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Title:Engineering geobacillus thermoglucosidasius for efficient production of fuels and chemicals
Author(s):Zhou, Jiewen
Director of Research:Rao, Christopher V.
Doctoral Committee Chair(s):Rao, Christopher V.
Doctoral Committee Member(s):Zhao, Huimin; Kraft, Mary L.; Jin, Yong-Su
Department / Program:Chemical & Biomolecular Engr
Discipline:Chemical Engineering
Degree Granting Institution:University of Illinois at Urbana-Champaign
Degree:Ph.D.
Genre:Dissertation
Subject(s):Geobacillus
Metabolic engineering
Evolutionary engineering
Ethanol
2R, 3R-butandiol (R-BDO)
Protein secretion
Abstract:The ability to grow at high temperature makes thermophiles attractive for many fermentation processes. In this thesis, we aimed to develop the thermophile Geobacillus thermoglucosidasius as a cell factory for fuels and chemicals production from renewable biomass. G. thermoglucosidasius is a facultatively anaerobic thermophilic bacterium growing between 37°C to 70°C, and can ferment diverse carbohydrates. Firstly, we engineered two strains of G. thermoglucosidasius 95A1 (95A1) and G. thermoglucosidasius C56-YS93 (C56) for improved ethanol production by employing an evolutionary engineering strategy. We eliminated lactate and formate formation in both of the strains to divert carbon source to ethanol production. However, strains were unable to grow under microaerobic conditions. Growth of 95A1 was then recovered by serial adaptation of the strain in the presence of acetate. The evolved strain of 95A1 was able to efficiently produce ethanol during growth on glucose or cellobiose. Genome sequencing identified loss-of-function mutations in adenine phosphoribosyltransferase (aprt) and the stage III sporulation protein AA (spoIIIAA). Their effect on improving ethanol production was verified by disruption of both genes. By comparison of two strains, 95A1 was a good ethanol producer and easily genetic engineered. G. thermoglucosidasius 95A1 was furtherly developed to produce a valuable biochemical of 2R, 3R-butandiol (R-BDO). Strong promoter from lactate dehydrogenase (ldh)_from G. thermodenitrificans was selected from different promoters for efficient pathway construction. The new R-BDO biosynthetic pathway was constructed in 95A1 through testing different combination of enzymes. As a result, an efficient pathway was obtained, which was composed of heterologous acetolactate synthase (alsS) from Bacillus. subtilis and acetolactate decarboxylase (alsD) from Streptococcus thermophilus. In order to enhance R-BDO production, different fermentation conditions were optimized, including oxygen supply, temperature, inoculation time, different media and addition of yeast extract. With optimal conditions, 7.2 g/L R-BDO was achieved after 48 h at 55°C. Different alcohol dehydrogenase (adh) was also deleted separately to divert more carbon source to R-BDO, but it only increased the yield but not production. Secondly, we engineered G. thermoglucosidasius 95A1 to secrete heterologous protein secretion since it was found to have capability of secreting proteins at high titers in our lab. To improve heterologous protein secretion, 25 signal peptides from G. thermoglucosidasius C56-YS93, predicted by SignalP 4.1 server, were screened and characterized for different secretory target proteins. Three thermostable hydrolase for biofuel production were selected: α-amylase (amyE) from G. stearothermophilus, endoglucanase (eglS) from B. subtilis and cellulase (celA) from Caldicellulosiruptor bescii. The optimal signal peptides for different enzymes were determined by measuring enzyme activity in supernatant of culture compared with that of their native signal peptides. One signal peptide was found to have efficient secretion with all of three enzymes. Lastly, G. thermoglucosidasius 95A1 was engineered for bioethanol production by consolidated bioprocess. Efficient ethanol production from starch was achieved by transforming α-amylase secretion plasmid into the evolved strain for ethanol production. Ethanol production from cellulose was also tried in the evolved strains harboring the cellulase secretion plasmids. However, the production was inefficient, which needed more effort to be improved. In summary, the work in this thesis established this thermophile as a platform organism for fuel and chemical production from biomass.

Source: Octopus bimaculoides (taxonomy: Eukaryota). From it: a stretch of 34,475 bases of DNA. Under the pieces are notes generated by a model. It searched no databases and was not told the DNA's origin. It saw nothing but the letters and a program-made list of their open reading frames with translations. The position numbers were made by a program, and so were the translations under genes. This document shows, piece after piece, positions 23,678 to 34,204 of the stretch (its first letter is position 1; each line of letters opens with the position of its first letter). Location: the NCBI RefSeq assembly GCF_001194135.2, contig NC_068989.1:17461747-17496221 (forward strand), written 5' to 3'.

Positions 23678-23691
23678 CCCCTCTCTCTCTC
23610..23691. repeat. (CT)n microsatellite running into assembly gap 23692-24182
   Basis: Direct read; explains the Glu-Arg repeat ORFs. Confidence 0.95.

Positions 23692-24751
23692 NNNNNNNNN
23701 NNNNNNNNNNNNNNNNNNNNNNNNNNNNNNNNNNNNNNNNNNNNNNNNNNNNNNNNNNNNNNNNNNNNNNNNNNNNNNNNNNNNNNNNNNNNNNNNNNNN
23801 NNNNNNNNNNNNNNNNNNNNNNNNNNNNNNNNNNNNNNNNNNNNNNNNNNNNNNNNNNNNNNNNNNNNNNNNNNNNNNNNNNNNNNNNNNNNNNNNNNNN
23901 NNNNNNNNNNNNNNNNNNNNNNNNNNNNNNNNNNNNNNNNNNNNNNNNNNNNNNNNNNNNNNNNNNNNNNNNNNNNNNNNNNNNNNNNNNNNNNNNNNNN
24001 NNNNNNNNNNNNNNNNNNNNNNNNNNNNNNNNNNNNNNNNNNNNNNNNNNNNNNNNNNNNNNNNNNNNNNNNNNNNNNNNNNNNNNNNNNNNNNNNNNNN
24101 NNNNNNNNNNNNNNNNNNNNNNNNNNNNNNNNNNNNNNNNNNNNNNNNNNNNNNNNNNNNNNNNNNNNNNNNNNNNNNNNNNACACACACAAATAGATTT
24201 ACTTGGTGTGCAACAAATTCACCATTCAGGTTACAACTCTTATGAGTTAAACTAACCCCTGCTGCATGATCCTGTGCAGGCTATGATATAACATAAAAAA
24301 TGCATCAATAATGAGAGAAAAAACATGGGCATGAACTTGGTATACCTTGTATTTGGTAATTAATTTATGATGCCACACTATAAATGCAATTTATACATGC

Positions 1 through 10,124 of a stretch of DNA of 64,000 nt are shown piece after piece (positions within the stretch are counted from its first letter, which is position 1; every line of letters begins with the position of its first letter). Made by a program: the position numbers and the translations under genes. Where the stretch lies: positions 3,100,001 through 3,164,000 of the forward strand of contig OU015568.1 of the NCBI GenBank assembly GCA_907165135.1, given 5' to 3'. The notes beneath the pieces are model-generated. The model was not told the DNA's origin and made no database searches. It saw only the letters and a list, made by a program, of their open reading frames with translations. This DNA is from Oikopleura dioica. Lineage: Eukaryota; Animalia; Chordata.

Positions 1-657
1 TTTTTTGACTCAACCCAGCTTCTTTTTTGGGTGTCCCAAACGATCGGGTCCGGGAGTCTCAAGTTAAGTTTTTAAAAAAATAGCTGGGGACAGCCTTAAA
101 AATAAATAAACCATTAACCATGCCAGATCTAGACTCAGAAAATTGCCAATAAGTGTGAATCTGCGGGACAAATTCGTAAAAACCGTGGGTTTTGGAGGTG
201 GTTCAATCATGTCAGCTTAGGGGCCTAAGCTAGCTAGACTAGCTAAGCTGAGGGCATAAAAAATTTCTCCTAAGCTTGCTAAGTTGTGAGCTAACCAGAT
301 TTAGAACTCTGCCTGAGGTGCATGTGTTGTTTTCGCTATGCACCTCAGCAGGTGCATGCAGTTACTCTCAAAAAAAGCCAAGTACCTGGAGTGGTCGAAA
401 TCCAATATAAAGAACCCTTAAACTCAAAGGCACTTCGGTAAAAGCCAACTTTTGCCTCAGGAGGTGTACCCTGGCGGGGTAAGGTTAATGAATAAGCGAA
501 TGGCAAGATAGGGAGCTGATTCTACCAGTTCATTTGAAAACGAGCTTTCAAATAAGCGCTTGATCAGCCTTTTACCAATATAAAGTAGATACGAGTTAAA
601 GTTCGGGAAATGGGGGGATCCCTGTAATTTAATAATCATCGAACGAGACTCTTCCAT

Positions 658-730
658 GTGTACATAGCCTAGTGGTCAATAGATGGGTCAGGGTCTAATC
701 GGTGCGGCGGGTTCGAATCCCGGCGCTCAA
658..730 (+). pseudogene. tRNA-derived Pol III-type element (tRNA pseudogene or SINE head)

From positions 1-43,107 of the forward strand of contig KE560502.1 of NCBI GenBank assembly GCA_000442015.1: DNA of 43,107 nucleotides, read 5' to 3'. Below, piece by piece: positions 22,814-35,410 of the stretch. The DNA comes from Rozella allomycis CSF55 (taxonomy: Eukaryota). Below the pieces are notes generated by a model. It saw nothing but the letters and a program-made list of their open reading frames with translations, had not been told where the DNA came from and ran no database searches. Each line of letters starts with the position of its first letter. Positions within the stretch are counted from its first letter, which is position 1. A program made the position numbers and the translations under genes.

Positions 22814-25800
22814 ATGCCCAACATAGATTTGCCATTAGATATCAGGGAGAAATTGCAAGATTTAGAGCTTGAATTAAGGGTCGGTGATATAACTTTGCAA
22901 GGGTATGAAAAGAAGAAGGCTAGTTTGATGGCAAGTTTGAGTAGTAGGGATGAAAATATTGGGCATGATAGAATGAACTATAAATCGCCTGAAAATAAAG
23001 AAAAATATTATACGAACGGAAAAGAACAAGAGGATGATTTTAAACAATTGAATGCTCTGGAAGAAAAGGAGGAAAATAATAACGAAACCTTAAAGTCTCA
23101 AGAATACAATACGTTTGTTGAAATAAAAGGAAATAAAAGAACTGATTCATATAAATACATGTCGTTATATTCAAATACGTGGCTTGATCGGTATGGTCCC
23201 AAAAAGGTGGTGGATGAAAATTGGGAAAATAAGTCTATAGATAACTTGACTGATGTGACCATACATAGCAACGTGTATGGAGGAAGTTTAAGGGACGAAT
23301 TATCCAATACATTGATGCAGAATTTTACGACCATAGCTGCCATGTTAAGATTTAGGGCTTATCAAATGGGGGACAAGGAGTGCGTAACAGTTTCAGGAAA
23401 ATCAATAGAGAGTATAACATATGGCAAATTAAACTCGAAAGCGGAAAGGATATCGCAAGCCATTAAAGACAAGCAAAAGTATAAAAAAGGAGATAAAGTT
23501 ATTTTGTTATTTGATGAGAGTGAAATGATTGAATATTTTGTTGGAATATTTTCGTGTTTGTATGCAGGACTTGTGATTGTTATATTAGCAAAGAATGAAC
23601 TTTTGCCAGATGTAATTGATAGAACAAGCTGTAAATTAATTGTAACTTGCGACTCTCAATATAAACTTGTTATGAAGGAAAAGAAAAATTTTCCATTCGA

Issue Date:2017-12-04
Type:Text
URI:http://hdl.handle.net/2142/99510
Rights Information:Copyright 2017 Jiewen Zhou
Date Available in IDEALS:2018-03-13
2020-03-14
Date Deposited:2017-12


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